Provided by: libgetdata-doc_0.11.0-4_all bug


       gd_alter_endianness — modify the byte sex of fields in a Dirfile


       #include <getdata.h>

       int gd_alter_endianness(DIRFILE *dirfile, unsigned long byte_sex, int fragment_index, int


       The gd_alter_endianness() function sets the byte sex of the format specification  fragment
       given  by fragment_index to byte_sex in the dirfile(5) database specified by dirfile.  The
       byte sex of a fragment indicate the endianness of data stored in binary  files  associated
       with  RAW fields defined in the specified fragment.  The byte sex of a fragment containing
       no RAW fields is ignored.

       The byte_sex argument should be one of the following:

       0 (zero)
               Indicating that the byte  sex  should  be  the  native  endianness  of  the  host,
               whichever that may be.

               Indicating that the byte sex should be big endian.

               Indicating that the byte sex should be little endian.

               Indicating  that  the  byte sex should be the opposite of the native endianness of
               the host, whichever that may be.

       Furthermore, any of these may be bitwise  or'd  with  GD_ARM_ENDIAN  or  GD_NOT_ARM_ENDIAN
       indicating that the floating point data are stored in the ARM middle-endian format.

       In addition to being simply a valid fragment index, fragment_index may also be the special
       value GD_ALL_FRAGMENTS, which indicates that the byte sex of all fragments in the database
       should be changed.

       If  the  recode argument is non-zero, this call will byte swap the binary data of affected
       RAW fields to account for the change in byte sex.  If the  encoding  of  the  fragment  is
       endianness  insensitive,  or if the data type is only one byte in size, no change is made.
       The I/O pointer of all affected RAW fields is reset to the beginning-of-frame.

       If recode is zero, affected binary files are left untouched.


       Upon successful completion, gd_alter_endianness() returns zero.  On error,  it  returns  a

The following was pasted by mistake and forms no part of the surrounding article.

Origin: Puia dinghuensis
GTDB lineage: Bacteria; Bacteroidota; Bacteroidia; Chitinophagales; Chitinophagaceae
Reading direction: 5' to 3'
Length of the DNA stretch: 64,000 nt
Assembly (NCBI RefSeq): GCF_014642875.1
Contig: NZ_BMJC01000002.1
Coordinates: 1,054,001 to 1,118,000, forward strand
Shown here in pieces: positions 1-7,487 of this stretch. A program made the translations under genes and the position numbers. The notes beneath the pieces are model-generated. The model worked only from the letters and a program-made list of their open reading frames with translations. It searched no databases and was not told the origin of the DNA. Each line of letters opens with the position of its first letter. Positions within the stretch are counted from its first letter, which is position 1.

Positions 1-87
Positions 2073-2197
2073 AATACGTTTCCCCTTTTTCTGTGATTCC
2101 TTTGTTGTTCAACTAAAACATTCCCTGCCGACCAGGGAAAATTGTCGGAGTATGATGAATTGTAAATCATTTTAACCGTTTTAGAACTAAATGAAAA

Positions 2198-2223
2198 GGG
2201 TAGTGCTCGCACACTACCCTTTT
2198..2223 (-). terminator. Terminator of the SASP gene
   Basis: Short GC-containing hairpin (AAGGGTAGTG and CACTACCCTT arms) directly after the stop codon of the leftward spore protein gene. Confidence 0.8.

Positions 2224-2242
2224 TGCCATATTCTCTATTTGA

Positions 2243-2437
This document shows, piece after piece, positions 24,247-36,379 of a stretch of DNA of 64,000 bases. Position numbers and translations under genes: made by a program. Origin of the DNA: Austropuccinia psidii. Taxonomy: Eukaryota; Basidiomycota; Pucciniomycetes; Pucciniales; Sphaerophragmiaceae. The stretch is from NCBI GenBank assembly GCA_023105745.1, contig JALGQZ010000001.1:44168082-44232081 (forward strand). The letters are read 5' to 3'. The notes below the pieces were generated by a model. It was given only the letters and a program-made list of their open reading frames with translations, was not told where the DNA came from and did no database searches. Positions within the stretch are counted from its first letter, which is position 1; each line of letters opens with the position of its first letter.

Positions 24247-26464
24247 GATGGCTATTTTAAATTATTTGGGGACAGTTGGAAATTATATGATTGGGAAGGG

negative-valued error code.  Possible error codes are:

               The specified dirfile was opened read-only.

               The library was unable to allocate memory.

               The supplied byte_sex was invalid.

               The supplied dirfile was invalid.

               The supplied index was out of range.

       GD_E_IO An I/O error occurred while attempting to byte swap a binary file.

               The  metadata  of  the  indicated format specification fragment was protected from
               change, or the binary data of the fragment was protected from  change  and  binary
               file byte swapping was requested.

               An error occurred while moving the byte-swapped file into place.  As a result, the
               database may be in an unclean state.  See the NOTES  section  below  for  recovery
               instructions.   In  this  case, the dirfile will be flagged as invalid, to prevent
               further database corruption.  It should be immediately closed.

               The encoding scheme of the fragment is unknown.

               The encoding scheme of the fragment does not support binary file byte swapping.

       The error code is also stored in the DIRFILE  object  and  may  be  retrieved  after  this
       function  returns by calling gd_error(3).  A descriptive error string for the error may be
       obtained by calling gd_error_string(3).


       A binary file byte swap occurs out-of-place.   As  a  result,  sufficient  space  must  be
       present  on  the  filesystem  for  the binary files of all RAW fields in the fragment both
       before  and  after  translation.    If   all   fragments   are   updated   by   specifying
       GD_ALL_FRAGMENTS, the byte swapping occurs one fragment at a time.

       An  error code of GD_E_UNCLEAN_DB indicates a system error occurred while moving the byte-
       swapped binary data into place or when deleting  the  old  data.   If  this  happens,  the
       database may be left in an unclean state.  The caller should check the filesystem directly
       to ascertain the state of the dirfile data before continuing.  For recovery  instructions,
       see the file /usr/share/doc/getdata/unclean_database_recovery.txt.


       The function dirfile_alter_endianness() appeared in GetData-0.5.0.

       In GetData-0.7.0, this function was renamed to gd_alter_endianness().  The GD_E_ARM_ENDIAN
       and GD_NOT_ARM_ENDIAN flags also appeared in this version.

       in GetData-0.10.0, the error return from this function changed  from  -1  to  a  negative-
       valued error code.


       gd_open(3),   gd_error(3),   gd_error_string(3),  gd_endianness(3),  dirfile(5),  dirfile-